Treating the #Vikings Like the Twins

Rochelle Olson’s latest piece in the StarTribune regarding Zygi Wilf’s Vikings stadium welfare proposal includes an oft-repeated talking point about stadium welfare fairness:

The Vikings have repeatedly said they want to be treated like the Minnesota Twins were when Target Field was built. The Hennepin County Board approved a 0.15 percent sales tax increase for the ballpark that opened in 2010.

This talking point infers that the Vikings are asking for the same type of welfare that the Pohlad’s managed to extract from Hennepin County. Is that really what they’re asking for? Here are a few differences that I see:

1. The Twins are extracting 0.15% in sales taxes out of MN’s largest county (Hennepin County: ~1.14 million people). The Vikings want to extract more than 3 times as much per person out of a county that’s less than half the size (Ramsey County: ~500,000 people).

2. The Twins built a stadium in a location that leverage existing transit infrastructure, including major highways, bus lines, current and future LRT lines, and the Northstar Rail. The Vikings want to build a stadium that has no transit infrastructure other than inadequate roads.

3. The Twins built a stadium that leverages existing parking facilities, including the huge ramps behind the Target Center which are used by downtown workers on weekdays, Timberwolves and Lynx fans on winter evenings, and douchebags on Friday and Saturday nights. The Vikings want to build a parking lot for 21,000 cars for their 8 regular season home games per year.

4. The Twins didn’t rely upon any direct funding from the State of Minnesota. The Vikings are demanding $300,000,000, forcing Ramsey County residents to pay sales and income taxes to Zygi Wilf’s business at a time when Ramsey County property taxes are also increasing.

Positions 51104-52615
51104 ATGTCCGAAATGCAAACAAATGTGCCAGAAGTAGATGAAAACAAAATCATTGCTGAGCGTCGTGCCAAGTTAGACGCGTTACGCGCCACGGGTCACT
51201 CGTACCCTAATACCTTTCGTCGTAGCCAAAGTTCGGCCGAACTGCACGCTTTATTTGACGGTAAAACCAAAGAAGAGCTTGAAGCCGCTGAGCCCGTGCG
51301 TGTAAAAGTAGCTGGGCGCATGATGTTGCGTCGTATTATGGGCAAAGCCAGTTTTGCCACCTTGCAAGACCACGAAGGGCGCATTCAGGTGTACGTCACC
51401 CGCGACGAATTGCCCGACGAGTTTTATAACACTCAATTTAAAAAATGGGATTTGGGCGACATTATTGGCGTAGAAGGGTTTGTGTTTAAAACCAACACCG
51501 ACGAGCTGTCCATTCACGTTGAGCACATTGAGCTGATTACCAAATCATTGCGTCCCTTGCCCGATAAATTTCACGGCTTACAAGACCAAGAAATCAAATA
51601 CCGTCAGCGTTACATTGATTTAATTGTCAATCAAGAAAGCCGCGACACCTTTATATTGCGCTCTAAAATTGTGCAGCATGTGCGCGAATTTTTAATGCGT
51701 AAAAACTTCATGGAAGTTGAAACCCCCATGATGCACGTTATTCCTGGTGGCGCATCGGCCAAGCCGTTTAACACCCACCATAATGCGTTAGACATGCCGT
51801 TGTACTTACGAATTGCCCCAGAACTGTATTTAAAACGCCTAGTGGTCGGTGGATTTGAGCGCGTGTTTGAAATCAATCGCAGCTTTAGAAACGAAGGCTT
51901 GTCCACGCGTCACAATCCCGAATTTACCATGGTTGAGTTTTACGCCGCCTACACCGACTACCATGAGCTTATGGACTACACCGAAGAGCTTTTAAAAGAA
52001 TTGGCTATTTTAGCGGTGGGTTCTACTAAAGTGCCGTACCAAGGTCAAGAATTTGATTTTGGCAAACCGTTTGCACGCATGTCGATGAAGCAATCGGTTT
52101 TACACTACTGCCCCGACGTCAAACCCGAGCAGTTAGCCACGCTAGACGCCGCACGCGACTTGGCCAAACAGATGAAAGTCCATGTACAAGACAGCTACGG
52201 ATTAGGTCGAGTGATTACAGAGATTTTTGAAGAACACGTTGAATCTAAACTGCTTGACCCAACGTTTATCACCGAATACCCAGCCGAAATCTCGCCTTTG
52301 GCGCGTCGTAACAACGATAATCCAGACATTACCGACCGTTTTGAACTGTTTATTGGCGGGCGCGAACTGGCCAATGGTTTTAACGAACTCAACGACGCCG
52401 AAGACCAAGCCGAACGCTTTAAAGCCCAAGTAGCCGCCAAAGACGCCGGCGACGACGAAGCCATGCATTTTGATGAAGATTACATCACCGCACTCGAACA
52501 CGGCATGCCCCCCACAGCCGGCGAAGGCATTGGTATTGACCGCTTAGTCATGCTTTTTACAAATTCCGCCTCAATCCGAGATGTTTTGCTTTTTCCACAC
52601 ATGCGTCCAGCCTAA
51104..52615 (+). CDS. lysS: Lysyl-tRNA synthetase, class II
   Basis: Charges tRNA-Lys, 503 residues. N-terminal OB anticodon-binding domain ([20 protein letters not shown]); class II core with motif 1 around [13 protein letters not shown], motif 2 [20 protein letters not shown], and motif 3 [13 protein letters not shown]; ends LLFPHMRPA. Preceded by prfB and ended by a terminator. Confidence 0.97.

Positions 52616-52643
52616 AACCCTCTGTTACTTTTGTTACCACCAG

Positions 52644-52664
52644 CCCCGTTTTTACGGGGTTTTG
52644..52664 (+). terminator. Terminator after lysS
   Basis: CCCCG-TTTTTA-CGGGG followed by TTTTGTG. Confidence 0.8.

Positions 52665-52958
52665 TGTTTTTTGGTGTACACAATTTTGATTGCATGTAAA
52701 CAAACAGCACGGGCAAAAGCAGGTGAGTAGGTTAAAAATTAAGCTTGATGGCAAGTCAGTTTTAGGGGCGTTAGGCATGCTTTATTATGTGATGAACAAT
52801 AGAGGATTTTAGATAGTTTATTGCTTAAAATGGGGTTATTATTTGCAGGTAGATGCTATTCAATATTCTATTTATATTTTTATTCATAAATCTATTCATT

5. The Twins’ ballpark cost $545 million in 2011 dollars, and is used for 81 regular season home games per year. The Vikings want to spend $1.1 billion (with a “b”) to build a stadium for 8 regular season home games per year.

6. Over 30 years, the Twins will receive a public subsidy of ~$172,839 per regular season game. By comparison, the Vikings are demanding a public subsidy of ~$2,700,000 per regular season game for 30 years (NOT including interest payments on the money the public would have to borrow).

4 thoughts on “Treating the #Vikings Like the Twins”

  1. Too bad point #6 won’t fit on a bumper sticker. It’s a way of looking at the numbers that might help persuade some people who are otherwise sitting on the fence.

  2. If my ballpark figures are correct, the Twins deal is costing taxpayers about $2.40 per seat, per game, over 30 years. The comparable figure for the Vikings is $41.50.

  3. @Peter H, it sounds like the average Twins fan is cheap, but nowhere near at cheap as the average Vikings fan who’s demanding more than 17X more welfare per seat per game. Wow.

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